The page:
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Business

German Tourism Giants Relaxed at the Prospect of Increased Competition

Europe's two leading tourism concerns, Preussag and Thomas Cook, were relaxed in their response to a landmark European Union ruling that is expected to speed up the process of consolidation on the European travel market.

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Germans love to spend their vacations abroad

Germany's Preussag AG and Thomas Cook, Europe's two leading tourism concerns, were relaxed in their response to a landmark European Union ruling that industry insiders expect to speed up the process of consolidation on the European travel market. Both companies made it clear on Thursday that they are perfectly happy with their positions in Europe and on the key British market.

But Preussag chief Michael Frenzel is likely to view with some concern the prospect of his group's losing the leadership of the British market. And that will happen if MyTravel Group Plc and First Choice Holidays Plc act on Thursday's ruling by the Luxembourg-based Court of First Instance.

The court ruled that the European Union's competition commissioner, Mario Monti, was wrong to stop My Travel, which was then called Airtours PLC, from taking over First Choice in 1999.

But industry experts don't see the two companies making a second attempt at a merger. And MyTravel's response seems to bear out that view. "The situation has changed completely since 1999. The two firms are now completely different," said a company spokesman.

First Choice, meanwhile, said it "welcomes the decision, which will enable it to participate in any further industry consolidation."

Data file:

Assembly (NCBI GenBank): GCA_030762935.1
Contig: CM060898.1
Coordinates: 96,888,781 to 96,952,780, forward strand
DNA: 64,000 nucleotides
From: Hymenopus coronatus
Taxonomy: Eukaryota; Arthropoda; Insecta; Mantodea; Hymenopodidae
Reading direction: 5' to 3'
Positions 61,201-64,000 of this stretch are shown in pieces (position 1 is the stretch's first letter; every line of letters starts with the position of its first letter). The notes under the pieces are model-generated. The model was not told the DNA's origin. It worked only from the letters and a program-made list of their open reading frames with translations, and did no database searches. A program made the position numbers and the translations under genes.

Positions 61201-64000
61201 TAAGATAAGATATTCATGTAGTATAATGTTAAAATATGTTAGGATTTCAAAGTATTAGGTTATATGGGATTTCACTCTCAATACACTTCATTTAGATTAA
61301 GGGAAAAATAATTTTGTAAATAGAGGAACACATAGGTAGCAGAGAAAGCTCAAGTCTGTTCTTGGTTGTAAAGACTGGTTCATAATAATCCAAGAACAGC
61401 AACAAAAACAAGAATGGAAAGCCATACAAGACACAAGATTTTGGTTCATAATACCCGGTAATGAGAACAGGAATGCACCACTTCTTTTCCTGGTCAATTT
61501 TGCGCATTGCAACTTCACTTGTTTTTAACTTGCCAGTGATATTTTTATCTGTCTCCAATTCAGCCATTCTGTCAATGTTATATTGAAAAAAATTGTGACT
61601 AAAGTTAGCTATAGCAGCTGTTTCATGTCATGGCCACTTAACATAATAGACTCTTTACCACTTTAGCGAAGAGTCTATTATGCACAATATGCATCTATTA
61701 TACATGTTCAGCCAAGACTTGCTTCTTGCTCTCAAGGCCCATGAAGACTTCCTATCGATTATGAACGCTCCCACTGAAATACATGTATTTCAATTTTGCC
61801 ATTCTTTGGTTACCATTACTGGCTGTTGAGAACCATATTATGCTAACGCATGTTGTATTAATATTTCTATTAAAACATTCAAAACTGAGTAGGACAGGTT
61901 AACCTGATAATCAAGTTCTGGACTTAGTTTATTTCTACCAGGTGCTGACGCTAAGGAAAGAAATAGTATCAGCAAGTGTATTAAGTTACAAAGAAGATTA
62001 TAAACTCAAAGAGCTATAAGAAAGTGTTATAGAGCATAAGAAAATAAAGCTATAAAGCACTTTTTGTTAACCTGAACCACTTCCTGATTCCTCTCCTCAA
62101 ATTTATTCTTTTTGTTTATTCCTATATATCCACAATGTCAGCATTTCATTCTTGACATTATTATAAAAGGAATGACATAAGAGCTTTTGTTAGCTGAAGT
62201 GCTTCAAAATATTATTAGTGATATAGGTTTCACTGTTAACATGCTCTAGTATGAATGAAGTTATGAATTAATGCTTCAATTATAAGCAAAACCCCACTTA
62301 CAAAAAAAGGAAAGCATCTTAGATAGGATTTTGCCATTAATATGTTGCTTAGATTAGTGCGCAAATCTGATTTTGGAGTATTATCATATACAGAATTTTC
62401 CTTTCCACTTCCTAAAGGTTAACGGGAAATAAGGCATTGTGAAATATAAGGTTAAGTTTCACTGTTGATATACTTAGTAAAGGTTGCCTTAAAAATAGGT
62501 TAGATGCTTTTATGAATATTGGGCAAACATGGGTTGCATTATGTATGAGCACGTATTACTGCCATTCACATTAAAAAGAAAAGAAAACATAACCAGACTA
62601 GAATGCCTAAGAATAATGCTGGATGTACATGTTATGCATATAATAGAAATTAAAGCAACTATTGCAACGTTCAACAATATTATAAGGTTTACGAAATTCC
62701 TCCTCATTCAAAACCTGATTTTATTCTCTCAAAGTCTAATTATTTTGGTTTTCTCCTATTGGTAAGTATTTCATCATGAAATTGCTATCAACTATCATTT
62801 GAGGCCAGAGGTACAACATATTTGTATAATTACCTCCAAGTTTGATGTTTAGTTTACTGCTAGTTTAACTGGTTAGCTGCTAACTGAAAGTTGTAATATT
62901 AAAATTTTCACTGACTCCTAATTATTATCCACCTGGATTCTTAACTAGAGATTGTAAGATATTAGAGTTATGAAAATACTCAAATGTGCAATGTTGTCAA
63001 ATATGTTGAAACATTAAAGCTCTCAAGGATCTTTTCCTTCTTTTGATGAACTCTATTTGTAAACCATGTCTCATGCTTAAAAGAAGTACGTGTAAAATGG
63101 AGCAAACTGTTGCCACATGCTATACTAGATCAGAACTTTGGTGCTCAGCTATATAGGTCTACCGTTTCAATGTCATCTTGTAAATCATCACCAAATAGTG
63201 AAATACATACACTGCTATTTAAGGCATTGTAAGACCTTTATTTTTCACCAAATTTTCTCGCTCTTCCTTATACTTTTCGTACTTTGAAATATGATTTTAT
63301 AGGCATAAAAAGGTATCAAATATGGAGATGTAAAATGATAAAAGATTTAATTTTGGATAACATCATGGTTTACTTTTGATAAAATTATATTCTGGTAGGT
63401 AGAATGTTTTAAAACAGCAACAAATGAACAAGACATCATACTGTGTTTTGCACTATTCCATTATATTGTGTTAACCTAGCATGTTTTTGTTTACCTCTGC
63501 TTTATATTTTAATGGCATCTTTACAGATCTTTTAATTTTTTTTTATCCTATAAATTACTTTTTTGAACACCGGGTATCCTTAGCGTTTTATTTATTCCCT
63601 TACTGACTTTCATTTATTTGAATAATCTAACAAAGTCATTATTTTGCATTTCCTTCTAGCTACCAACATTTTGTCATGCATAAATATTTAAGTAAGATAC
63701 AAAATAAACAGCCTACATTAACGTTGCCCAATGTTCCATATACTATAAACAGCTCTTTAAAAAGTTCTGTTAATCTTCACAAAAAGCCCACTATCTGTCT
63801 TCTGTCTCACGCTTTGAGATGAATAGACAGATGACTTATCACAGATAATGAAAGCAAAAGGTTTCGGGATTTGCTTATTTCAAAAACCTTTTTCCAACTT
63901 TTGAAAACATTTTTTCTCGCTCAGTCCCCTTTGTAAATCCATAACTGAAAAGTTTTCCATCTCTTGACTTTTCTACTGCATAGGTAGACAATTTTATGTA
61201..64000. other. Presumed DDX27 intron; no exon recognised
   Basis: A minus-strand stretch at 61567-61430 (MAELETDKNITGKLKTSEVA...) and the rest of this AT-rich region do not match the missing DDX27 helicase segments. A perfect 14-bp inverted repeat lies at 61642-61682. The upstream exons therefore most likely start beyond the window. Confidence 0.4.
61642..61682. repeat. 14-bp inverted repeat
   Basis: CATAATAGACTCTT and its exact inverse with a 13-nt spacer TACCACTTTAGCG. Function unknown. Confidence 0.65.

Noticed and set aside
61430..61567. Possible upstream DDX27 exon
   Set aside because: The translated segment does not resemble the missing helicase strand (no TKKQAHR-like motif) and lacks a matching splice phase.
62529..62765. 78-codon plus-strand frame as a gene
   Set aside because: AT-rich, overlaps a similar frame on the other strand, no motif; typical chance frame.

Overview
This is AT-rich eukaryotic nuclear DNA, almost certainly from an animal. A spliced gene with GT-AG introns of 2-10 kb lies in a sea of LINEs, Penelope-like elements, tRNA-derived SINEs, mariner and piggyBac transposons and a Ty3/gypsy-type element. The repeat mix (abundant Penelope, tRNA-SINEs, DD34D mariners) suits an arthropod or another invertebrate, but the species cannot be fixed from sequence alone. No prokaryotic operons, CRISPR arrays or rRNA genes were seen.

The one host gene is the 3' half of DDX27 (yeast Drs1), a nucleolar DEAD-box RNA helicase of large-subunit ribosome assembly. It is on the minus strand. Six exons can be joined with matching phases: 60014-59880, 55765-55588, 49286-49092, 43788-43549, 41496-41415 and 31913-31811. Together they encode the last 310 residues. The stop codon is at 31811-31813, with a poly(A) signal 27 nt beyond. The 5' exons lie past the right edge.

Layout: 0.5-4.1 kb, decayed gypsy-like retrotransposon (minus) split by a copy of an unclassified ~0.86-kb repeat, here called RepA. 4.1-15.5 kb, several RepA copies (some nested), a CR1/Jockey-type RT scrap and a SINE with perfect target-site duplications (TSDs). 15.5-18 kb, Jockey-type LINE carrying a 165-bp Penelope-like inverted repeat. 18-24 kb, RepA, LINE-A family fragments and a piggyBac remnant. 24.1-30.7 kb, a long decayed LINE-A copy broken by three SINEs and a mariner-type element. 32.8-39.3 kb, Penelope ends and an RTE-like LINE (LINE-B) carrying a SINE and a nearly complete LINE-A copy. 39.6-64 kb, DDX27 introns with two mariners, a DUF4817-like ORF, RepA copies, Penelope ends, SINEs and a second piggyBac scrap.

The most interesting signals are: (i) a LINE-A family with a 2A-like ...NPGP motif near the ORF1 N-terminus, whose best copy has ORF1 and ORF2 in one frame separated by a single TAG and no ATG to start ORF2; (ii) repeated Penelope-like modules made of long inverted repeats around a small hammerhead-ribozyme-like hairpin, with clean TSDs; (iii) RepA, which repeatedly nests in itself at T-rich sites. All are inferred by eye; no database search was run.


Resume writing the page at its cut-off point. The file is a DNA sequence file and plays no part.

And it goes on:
MyTravel is currently the number-two player on the British market, behind Preussag's Thomson unit and in front of Thomas Cook. A merger with First Choice, the number-four player, would elevate it to the market leader.

The two German companies paid heavily for their strong positions in Britain. Preussag beat off its big rival C&N Touristik to acquire Thomson in a deal worth 3 billion euro.

Lufthansa Flugzeuge am Boden

Lufthansa airplanes

C&N, a joint venture between airline Deutsche Lufthansa and retailer Karstadt Quelle, went on to acquire Thomas Cook, then a UK company, and took over its name, reflecting the renown of the company founder and inventor of the package holiday.

Neither company has completed the process of digesting its major acquisition. But experts are not ruling out the possibility that Thursday's ruling will send the two travel giants back into the mergers & acquisitions market.

Preussag has repeatedly said it would be interested in Switzerland's Kuoni if the Swiss company's complicated ownership structure could be changed. With Thursday's ruling, a takeover of this kind is likely to become a more straightforward affair.

Both Preussag and MyTravel welcomed the new opportunities opened up by Thursday's ruling. Preussag spoke of an increase in competitive freedom. And MyTravel chief Tim Byrne said the decision introduced clarity to the European regulatory framework conditions for takeovers.

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